The holiday season is quickly approaching, and we love to include our furry companions in these joyous celebrations. But, leave out some of the stress of party planning by keeping these tips in mind.
Plan a pet-friendly gathering
Holidays are a time to gather your loved ones close, furry or otherwise, but is your pet really a party animal? Not all animals enjoy a crowd, and not every person enjoys slobbery kisses from an exuberant canine or a coating of cat hair from a snuggly feline. To keep the peace, follow these guidelines:
- Before the guests arrive, ensure that your pet is safe and secure within the house. Door dashers can lead to disaster if a pet slips out through a horde of incoming family.
- If visiting relatives become too overwhelming, be sure that your pet has a private hideaway (maybe large enough for the both of you!). Provide a quiet resting place away from the hubbub of the crowd, and keep your shy pet occupied with her own entertainment. A cozy bed plus some treat puzzles, long-lasting chews, and interactive toys may entice you to join your furry companion in this hideout.
- Lavish extra attention on your pet before a party to keep her from feeling neglected and under-exercised. Or, while you’re focused on being the best host on the block, ask some of your animal-loving friends and family to give your pet some TLC.
- If you and your pet are the ones doing the traveling, be sure your pet is allowed to come along as well. Otherwise, arrange for boarding or a pet sitter well in advance of the holidays. Verify that all identification tags and microchip registrations contain current information, airline requirements are met, and that your pet is welcome at the holiday gatherings.
Avoid festive foods
A belly filled with ham and all the delicious trimmings may be a wonderful way to spend Christmas for you, but not for your dog or cat. Many festive foods can cause a host of problems ranging from mild gastrointestinal issues to even death. Keep these holiday treats out of paw’s reach:
- Chocolate — While white chocolate contains hardly any toxic theobromine, baker’s chocolate can do some major damage. Play it safe and keep all chocolates and chocolate-flavored treats away from curious pets.
- Sweets — A common sweetener, xylitol makes an appearance in sugar-free candies, baked goods, and more. Xylitol ingestion is a true emergency. Call us immediately if your pet scarfs down any treats containing this substance.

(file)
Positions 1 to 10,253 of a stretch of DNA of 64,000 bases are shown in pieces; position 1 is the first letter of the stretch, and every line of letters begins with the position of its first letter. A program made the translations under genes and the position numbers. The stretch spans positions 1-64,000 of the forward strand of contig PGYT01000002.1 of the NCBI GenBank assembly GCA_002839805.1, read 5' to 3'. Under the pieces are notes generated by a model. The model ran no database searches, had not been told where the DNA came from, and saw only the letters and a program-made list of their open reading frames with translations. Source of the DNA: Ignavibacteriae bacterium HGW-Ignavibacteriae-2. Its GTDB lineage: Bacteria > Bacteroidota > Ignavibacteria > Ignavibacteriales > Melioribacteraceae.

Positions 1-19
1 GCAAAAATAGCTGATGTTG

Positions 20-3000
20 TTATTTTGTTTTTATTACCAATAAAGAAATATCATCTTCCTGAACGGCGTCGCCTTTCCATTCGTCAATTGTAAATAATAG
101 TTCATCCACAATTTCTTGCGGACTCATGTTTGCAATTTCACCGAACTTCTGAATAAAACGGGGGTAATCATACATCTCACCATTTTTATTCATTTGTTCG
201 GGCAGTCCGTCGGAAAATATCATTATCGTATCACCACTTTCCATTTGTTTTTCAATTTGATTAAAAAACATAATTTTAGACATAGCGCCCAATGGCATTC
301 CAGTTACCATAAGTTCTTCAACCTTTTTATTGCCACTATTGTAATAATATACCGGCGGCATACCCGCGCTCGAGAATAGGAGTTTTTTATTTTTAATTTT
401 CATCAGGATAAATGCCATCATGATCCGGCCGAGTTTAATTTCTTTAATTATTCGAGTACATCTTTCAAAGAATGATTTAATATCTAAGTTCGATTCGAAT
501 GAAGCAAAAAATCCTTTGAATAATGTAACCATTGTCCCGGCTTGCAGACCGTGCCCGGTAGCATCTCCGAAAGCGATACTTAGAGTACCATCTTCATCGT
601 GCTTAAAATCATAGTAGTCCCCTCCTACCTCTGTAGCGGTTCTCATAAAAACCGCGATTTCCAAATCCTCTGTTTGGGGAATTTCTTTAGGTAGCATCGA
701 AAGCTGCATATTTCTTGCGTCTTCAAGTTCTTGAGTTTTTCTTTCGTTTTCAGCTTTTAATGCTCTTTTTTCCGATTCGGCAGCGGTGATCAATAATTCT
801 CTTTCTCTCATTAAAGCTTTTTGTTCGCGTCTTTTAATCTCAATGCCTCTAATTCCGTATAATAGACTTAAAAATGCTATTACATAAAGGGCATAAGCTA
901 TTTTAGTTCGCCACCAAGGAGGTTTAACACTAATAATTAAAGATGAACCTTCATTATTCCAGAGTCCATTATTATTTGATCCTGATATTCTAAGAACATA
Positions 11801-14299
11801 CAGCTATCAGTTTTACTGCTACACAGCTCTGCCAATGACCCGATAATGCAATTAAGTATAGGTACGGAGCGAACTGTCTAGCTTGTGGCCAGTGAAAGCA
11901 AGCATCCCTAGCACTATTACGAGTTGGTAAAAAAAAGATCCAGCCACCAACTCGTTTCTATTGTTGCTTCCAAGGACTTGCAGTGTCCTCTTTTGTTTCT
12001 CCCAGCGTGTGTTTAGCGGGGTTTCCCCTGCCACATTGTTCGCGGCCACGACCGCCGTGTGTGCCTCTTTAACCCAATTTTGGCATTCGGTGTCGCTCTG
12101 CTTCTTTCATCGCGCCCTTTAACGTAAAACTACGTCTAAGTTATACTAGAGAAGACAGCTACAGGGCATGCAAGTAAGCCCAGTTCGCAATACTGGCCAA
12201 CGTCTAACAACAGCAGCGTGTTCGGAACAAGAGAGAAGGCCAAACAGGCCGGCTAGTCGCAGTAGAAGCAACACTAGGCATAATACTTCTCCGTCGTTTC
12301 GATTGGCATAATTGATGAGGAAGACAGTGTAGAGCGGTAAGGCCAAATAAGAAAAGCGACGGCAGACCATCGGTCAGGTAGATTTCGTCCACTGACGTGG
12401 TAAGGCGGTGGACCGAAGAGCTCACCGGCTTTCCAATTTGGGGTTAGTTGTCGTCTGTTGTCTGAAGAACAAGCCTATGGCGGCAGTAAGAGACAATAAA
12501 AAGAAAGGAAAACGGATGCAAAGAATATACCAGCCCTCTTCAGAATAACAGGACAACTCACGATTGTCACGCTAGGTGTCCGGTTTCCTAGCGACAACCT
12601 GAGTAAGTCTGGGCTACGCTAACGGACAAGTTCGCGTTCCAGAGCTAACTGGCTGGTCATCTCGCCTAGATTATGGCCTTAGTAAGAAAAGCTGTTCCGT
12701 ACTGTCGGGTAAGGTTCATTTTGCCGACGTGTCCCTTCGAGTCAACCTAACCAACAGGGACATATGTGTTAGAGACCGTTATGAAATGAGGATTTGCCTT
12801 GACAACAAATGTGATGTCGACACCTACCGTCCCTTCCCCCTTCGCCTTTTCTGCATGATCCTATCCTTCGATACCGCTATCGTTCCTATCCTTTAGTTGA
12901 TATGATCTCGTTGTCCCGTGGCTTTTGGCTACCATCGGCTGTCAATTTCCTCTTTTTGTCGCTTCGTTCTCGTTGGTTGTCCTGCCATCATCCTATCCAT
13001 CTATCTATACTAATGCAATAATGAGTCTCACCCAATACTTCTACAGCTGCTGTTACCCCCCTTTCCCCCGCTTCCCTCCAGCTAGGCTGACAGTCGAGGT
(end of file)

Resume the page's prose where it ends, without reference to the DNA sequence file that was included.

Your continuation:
- Grapes and raisins — No one knows exactly how raisins and grapes cause death, but avoiding Grandma’s fruitcake and the grape-filled fruit tray is best for your pet.
- Fatty foods — In addition to packing on those extra holiday pounds, fatty foods can lead to severe pancreatitis. Avoid the turkey skin, ham, and mashed potatoes and gravy, and opt instead for fresh veggies or other pet-friendly options as snacks for your pet.
Ditch the decor
While we are mesmerized by flashing lights and sparkling tinsel, these shiny decorations may bewitch your pet as well. Avoid a potential pet hazard by steering clear of these decorative disasters:
- Toxic plants — Lush holiday plants are a mainstay of a beautifully-decorated home, but holly, mistletoe, certain types of lilies, and the Christmas tree itself can cause some serious issues for pets, even death. Keep your pet safe by choosing pet-friendly holiday greenery and blocking access to the tree.
- Lights, tinsel, and ribbon — While kittens tangling themselves in tinsel is a Christmas card-worthy image, one quick gulp can lead to a pricey emergency surgery to remove the gastrointestinal blockage. Inquisitive dogs or cats may also chew on lights and cords running throughout the house, risking electrocution.
- Pet costumes — A cat tolerating an elf costume may be a rare sight indeed, but all it takes is one quick slip for an adorable outfit to become a choking hazard. Ensure that any pet costume won’t block her vision or breathing and does not contain any loose pieces. (And, your pet wanted us to tell you that no costume is her favorite costume…)
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